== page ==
Blood test results before and after gastric bypass
Months after the gastric bypass
10 - 70 ng/L
25-OH vitamin D3
8.4 - 52.3 μg/L
25 - 573 ng/L
Two years after the Roux-en-Y gastric bypass, a DEXA assessment of bone density was performed, which showed no changes on her lumbar column (0.882g/cm2 and both T-score and Z-score of −1.5 SD), significant bone loss on her proximal femur (from 0.854g/cm2 to 0.754g/cm2 and a reduction of both T-score and Z-score from −0.7 SD to −1.5 SD). This apparent bone loss on the proximal femur is an artifact due to the significant weight loss of the patient, and consequent fat estimation error due to variation in soft tissue hydratation . We assessed the bone microarchitecture with a measurement of TBS, which showed normal bone microarchitecture on her lumbar column (TBS of 1.373). It is interesting to notice a substantial improvement in her TBS, which showed a degraded skeletal microarchitecture in the pre-operative measurement and normal bone microarchitecture two years after the Roux-en-Y gastric bypass, which is partially due to the weight loss. In the analysis of TBS, obesity often leads to underestimation of the TBS score. The level of Beta-CrossLaps remained high at 682ng/L (normal range: 25 to 573ng/L), slightly lower than in the pre-operative assessment.
This is the first case of Roux-en-Y gastric bypass described in an obese patient with Albright hereditary osteodystrophy and pseudopseudohypoparathyroidism. Observations during the three-year follow-up shows that bariatric surgery seems to be safe in such patients. As obesity is a prominent feature of Albright hereditary osteodystrophy , these patients are prone to seek bariatric surgery. After a Roux-en-Y gastric bypass, such patients need long-term follow-up on nutritional and metabolic issues, as does every other patient undergoing the same surgery [11, 12]. Our patient needed calcium and vitamin D supplementation before and after the surgery. A comparison in the DEXA assessments of bone density before and two years after the Roux-en-Y gastric bypass showed no changes on her lumbar column.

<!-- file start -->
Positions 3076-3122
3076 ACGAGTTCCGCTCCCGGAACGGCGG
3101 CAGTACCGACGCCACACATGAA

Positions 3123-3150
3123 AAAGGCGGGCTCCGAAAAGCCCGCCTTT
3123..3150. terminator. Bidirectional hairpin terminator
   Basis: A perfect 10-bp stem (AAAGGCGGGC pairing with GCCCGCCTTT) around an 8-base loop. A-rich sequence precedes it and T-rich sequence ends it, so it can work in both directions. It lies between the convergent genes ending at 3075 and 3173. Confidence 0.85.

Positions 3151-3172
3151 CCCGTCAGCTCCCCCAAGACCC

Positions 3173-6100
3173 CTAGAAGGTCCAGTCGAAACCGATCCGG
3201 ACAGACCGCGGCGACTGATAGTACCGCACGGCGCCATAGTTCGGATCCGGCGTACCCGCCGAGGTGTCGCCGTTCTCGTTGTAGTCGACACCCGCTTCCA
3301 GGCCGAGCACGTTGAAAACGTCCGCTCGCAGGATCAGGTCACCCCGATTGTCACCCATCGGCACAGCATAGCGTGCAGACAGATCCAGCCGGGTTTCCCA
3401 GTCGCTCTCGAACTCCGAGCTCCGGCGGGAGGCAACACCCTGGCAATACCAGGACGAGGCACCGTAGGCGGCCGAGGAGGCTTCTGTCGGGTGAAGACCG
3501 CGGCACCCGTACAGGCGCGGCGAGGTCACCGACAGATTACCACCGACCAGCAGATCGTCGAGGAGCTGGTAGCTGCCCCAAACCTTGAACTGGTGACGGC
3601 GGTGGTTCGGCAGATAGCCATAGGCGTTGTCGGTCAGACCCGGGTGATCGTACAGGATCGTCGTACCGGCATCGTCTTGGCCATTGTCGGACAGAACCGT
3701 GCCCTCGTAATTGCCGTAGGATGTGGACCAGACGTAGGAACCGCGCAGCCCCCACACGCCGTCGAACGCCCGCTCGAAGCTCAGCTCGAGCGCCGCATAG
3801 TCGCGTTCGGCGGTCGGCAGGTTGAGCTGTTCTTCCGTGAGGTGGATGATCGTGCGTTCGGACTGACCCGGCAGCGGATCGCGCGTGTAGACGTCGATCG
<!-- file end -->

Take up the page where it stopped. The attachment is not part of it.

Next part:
Bone abnormalities of Albright hereditary osteodystrophy and pseudopseudohypoparathyroidism are not well known [13, 14] as calcium metabolism and skeletal health after bariatric surgery are not well known [6, 15]. In our case, the elevation of PTH before and after surgery was identical, as well as the beta-crosslabs level. Further long-term prospective studies are critical to confirm if bariatric surgery in obese patients with Albright hereditary osteodystrophy and pseudopseudohypoparathyroidism is indeed safe.
We present the first published case of Roux-en-Y gastric bypass in a patient with pseudopseudohypoparathyroidism showing that such a procedure seems to be safe in obese patients with Albright hereditary osteodystrophy and pseudopseudohypoparathyroidism if appropriately followed up. Obesity is a prominent feature of Albright hereditary osteodystrophy, and such patients may seek bariatric surgery. After a Roux-en-Y gastric bypass, patients with Albright hereditary osteodystrophy associated with pseudopseudohypoparathyroidism need long-term follow-up for nutritional and metabolic issues.